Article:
MSAC has now embarked on a virtual workshop series on issues of race, and recently held the first session, a discussion examining bias and privilege. (photo above.)

Data Shows Benefits of the ACA for Middle-Aged Americans

The Affordable Care Act has reduced the number of uninsured and improved health outcomes for millions of American adults. Center Research Director and Co-Director of the LeadingAge LTSS Center @UMass Boston Marc Cohen co-authored an article on examining a timely question: has the ACA resulted in improvements in the health status of the pre-Medicare population, people ages 50-64? The authors analyzed data from the Health and Retirement Study, and tracked changes in the group’s well-being from 2010 and 2016. They found a decrease in reported levels of depression and smoking in the 2016 data. The percentage of people who say their health improved went up while the number of people who said their health worsened went down. Additionally, use of hospitals and nursing homes decreased. This group also reported lower out-of-pocket medical costs, lower rates of involuntary retirement and fewer were living below the poverty line.


A Pathway to Full Integration of Care for Medicare-Medicaid Beneficiaries

The Bipartisan Policy Center (BPC) has released recommendations for advancing integrated care for people with complex needs. The BPC’s recommendations are designed to create strong incentives to states to integrate care and proposes states choose from three models to achieve full integration: improved Fully Integrated Dual Eligible Special Needs Plans (FIDE SNPs); Programs of All-Inclusive Care for the Elderly (PACE), and a new flexible model that is built off the managed fee-for-service model used by the state of Washington. Recommendations of the report were also discussed on a recent webinar, available here.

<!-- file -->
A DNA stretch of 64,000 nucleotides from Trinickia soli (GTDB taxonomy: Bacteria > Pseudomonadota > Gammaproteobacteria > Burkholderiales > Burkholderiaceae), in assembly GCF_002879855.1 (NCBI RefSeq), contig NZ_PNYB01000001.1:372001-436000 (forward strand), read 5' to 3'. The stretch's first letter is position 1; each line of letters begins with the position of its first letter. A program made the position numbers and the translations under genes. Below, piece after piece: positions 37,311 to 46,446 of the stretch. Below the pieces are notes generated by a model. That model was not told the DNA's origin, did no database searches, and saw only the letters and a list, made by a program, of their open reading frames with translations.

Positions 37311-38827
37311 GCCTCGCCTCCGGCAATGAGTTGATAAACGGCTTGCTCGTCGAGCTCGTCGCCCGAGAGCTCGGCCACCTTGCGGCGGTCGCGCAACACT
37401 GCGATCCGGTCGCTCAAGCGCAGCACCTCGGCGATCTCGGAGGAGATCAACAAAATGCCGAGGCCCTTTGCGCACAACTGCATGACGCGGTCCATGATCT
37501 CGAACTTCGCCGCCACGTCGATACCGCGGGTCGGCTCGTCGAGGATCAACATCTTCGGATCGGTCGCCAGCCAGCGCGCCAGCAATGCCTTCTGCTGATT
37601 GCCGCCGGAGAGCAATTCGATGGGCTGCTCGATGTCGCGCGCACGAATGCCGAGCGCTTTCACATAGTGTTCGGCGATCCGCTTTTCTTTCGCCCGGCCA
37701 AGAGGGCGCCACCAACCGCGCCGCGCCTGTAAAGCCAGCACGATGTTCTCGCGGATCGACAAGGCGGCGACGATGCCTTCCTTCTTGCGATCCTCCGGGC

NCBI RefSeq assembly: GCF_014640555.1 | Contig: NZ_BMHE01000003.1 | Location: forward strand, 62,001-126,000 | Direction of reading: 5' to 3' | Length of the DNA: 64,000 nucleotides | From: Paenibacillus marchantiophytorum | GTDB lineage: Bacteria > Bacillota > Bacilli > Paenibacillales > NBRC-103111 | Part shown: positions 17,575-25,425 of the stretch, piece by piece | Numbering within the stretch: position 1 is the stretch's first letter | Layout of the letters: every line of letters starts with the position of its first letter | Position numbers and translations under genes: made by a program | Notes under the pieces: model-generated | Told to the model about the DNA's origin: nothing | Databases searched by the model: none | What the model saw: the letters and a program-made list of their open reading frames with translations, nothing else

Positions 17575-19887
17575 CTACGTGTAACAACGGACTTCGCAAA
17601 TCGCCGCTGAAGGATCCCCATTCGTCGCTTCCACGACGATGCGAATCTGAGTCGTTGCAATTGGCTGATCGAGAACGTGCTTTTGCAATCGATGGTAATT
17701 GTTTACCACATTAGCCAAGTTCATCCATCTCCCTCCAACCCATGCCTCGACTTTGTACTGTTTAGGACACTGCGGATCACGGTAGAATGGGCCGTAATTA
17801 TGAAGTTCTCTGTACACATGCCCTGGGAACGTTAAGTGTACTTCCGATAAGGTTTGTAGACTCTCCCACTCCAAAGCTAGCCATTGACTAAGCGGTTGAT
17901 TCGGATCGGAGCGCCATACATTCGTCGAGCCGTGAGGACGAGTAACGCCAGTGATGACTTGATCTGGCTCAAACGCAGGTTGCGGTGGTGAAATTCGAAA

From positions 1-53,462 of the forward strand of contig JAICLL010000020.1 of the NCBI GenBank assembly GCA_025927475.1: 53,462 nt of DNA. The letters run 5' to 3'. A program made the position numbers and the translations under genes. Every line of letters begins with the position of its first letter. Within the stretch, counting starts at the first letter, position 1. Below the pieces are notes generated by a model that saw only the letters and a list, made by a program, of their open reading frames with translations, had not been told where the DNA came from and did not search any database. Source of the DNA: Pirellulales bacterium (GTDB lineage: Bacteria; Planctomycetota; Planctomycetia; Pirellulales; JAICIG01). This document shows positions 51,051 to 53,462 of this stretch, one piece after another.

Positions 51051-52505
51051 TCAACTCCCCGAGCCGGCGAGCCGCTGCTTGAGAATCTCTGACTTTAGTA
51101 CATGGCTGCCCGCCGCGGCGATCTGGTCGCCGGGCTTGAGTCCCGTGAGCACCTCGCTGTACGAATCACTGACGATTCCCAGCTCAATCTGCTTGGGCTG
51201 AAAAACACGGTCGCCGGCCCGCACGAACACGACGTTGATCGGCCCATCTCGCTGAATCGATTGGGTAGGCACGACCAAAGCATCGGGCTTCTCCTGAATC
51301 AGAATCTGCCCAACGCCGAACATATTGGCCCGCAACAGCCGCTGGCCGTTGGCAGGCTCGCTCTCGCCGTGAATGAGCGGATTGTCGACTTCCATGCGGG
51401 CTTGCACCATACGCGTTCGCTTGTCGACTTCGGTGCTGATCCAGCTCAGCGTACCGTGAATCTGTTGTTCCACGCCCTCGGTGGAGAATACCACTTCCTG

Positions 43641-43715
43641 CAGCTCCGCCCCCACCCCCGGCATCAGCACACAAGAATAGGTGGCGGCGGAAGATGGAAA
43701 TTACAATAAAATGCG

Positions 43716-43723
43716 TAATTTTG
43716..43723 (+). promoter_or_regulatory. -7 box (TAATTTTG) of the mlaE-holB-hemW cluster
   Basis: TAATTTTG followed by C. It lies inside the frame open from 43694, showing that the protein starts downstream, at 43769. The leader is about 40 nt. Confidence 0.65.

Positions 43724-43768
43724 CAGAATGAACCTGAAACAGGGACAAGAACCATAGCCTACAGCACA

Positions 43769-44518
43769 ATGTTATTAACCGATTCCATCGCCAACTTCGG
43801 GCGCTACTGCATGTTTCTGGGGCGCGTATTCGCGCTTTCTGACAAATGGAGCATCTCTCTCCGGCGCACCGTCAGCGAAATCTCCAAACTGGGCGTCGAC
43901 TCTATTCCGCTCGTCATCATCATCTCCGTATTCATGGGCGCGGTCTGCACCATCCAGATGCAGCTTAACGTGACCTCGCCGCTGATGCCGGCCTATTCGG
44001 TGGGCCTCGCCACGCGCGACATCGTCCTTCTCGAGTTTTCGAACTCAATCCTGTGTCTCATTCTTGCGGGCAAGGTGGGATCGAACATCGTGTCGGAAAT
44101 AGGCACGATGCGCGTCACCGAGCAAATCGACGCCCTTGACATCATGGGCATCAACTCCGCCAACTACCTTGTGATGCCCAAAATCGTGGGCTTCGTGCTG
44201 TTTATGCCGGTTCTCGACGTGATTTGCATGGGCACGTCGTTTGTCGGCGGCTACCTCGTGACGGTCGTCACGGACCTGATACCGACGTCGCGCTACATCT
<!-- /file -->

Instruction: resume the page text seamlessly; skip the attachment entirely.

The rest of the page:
How States Collect Data, Report, and Act on COVID-19 Racial and Ethnic Disparities

The National Academy for State Health Policy (NASHP) has added a new section to its interactive map detailing state interventions to address the disproportionate impact of COVID-19 on communities of color. Many states are tracking COVID-19 cases and deaths by race and ethnicity and 18 states have activated task forces to focus on these issues. These state task forces have given a myriad of actionable recommendations, including increased workplace protections, the incorporation of community-based organizations into decision-making processes, and an increase in public health resources and services that target communities of color.